30 September 2023

30 September

Massimo Bottura - chef and food activist

Leading restaurateur who set up project to feed hungry

The chef and restaurateur Massimo Bottura, whose Osteria Francescana in his hometown of Modena has twice been named as the world’s best restaurant, was born on this day in 1962.  Bottura is also the founder, in partnership with his American-born wife, the former actress and artist Lara Gilmore, of Food for Soul, a non-profit organisation that sets out to combat waste and feed the hungry through a network of refectories in major cities around the world.  The Food for Soul project was launched in 2015 with a refettorio in Greco, a poor district of northern Milan, and has expanded to the extent that it now numbers seven similar dining rooms for the hungry and homeless, in London, Paris and Rio de Janeiro as well as at three other locations in Italy.  As a young man, Bottura’s passions were food and football. He drew inspiration from the cooking of his mother and grandmothers in his dream of being a chef but envisioned a career as a footballer first, believing he had the talent to play professionally.  His father, a successful businessman, insisted he followed a different path, and Bottura enrolled instead to study law at university.   Read more…


Pierina Legnani - ballerina

Italian dancer who conquered St Petersburg

The ballerina Pierina Legnani, considered by many ballet historians to be one of the greatest dancers in history, was born on this day in 1863 in Milan.  Legnani's legacy was the 32-turn fouetté en tournant in which the dancer essentially spins on the point of one foot for 32 revolutions while maintaining perfect balance.  No ballerina had completed 32 turns before Legnani, who is said to have tried it out at the Alhambra Theatre in London before introducing the move to the wider world in 1893 on her debut at the Imperial Ballet in St Petersburg in Russia, where she was performing in the title role of Cinderella.  It came in the final act on the night of the premiere and her perfection of technique and execution caused a sensation, with many critics hailing her as the supreme ballerina of her generation.  Her feat set a new standard for future ballerinas as a yardstick of strength and technique. A sequence of 32 fouetté turns was later choreographed into the Black Swan solo in Act Three of Swan Lake, of which it continues to be a feature.  Jealous rivals criticised Legnani for what they saw as showing off, taking an audacious gamble that could have backfired horribly.  Read more…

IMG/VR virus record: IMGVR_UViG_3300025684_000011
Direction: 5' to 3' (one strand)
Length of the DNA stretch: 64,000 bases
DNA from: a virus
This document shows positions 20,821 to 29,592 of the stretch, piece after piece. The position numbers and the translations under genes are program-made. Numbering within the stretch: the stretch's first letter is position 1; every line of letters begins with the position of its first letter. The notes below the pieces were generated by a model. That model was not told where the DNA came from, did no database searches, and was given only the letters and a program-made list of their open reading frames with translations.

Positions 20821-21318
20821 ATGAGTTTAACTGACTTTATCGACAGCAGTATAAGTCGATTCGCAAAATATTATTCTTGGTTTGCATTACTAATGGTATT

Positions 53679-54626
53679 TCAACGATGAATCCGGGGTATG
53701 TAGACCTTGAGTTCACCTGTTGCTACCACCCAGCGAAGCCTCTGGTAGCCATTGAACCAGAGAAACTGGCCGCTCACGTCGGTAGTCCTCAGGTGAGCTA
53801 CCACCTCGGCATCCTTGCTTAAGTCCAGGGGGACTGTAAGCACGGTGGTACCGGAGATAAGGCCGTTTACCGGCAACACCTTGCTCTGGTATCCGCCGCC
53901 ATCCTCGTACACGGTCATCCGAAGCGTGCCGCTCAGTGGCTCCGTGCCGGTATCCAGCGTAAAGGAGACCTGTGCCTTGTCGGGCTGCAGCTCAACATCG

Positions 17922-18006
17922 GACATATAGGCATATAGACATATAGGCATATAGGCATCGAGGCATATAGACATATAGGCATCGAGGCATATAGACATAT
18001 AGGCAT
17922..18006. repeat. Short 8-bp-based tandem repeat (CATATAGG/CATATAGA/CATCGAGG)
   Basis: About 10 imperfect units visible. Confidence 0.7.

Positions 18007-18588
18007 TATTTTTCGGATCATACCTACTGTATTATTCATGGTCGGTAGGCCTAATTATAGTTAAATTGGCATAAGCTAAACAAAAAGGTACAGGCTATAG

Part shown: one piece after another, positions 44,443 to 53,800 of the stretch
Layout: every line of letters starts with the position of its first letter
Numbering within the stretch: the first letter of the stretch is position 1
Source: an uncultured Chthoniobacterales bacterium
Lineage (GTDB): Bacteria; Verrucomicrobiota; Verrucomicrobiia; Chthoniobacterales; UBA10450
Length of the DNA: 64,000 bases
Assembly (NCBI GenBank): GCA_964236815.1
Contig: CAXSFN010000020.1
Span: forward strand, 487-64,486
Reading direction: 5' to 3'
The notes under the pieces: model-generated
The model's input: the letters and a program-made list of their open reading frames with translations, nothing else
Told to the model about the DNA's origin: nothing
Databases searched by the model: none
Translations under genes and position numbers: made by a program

Angelo Cerica - Carabinieri general

First job was to arrest Mussolini

General Angelo Cerica, the police commander tasked with arresting the Fascist dictator Benito Mussolini after he was deposed as party leader in 1943, was born on this day in 1885 in Alatri, in the Ciociaria region of Lazio, about 90km (56 miles) south of Rome.  Mussolini was arrested on July 25 as he left his regular meeting with the King, Vittorio Emanuele III, the day after the Fascist Grand Council had voted to remove him from power.  The monarch had informed him that General Pietro Badoglio, former chief of staff of the Italian army, would be replacing him as prime minister.  Cerica had been appointed Commander-in-Chief of the Carabinieri, Italy’s paramilitary second police force, only two days previously, succeeding General Azolino Hazon, who had been killed in a bombing raid.  He was hand-picked for the job by General Vittorio Ambrosio, who was party to a secret plot among Carabinieri officers to depose Mussolini irrespective of the Grand Council vote.  They wanted a commander who would not oppose the anti-Mussolini faction and would carry out the arrest.  Cerica, in fact, shared their view of il Duce, blaming him for leading Italy into a ruinous alliance with Germany.  Read more…


Monica Bellucci - actress and model

Movie actress who became face of Dolce & Gabbana

The actress and model Monica Bellucci, who has appeared in more than 60 films in a career that began in 1990, was born on this day in 1964 in Città di Castello in Umbria.  Bellucci, who is associated with Dolce & Gabbana and Dior perfumes, began modelling to help fund her studies at the University of Perugia, where she was enrolled at the Faculty of Law with ambitions of a career in the legal profession.  But she was quickly brought to the attention of the major model agencies in Milan and soon realised she had the potential to follow a much different career.  Bellucci, whose father Pasquale worked for a transport company, soon began to attract big-name clients in Paris and New York as well as Italy, but decided not long into her modelling career that she would take acting lessons.  She claimed to have been inspired by watching the Italian female movie icons Claudia Cardinale and Sophia Loren and gained her first part in a TV miniseries directed by the veteran director Dino Risi in 1990.  The following year she made her big screen debut with a leading role in the film La raffa, directed by Francesco Laudadio.   Read more…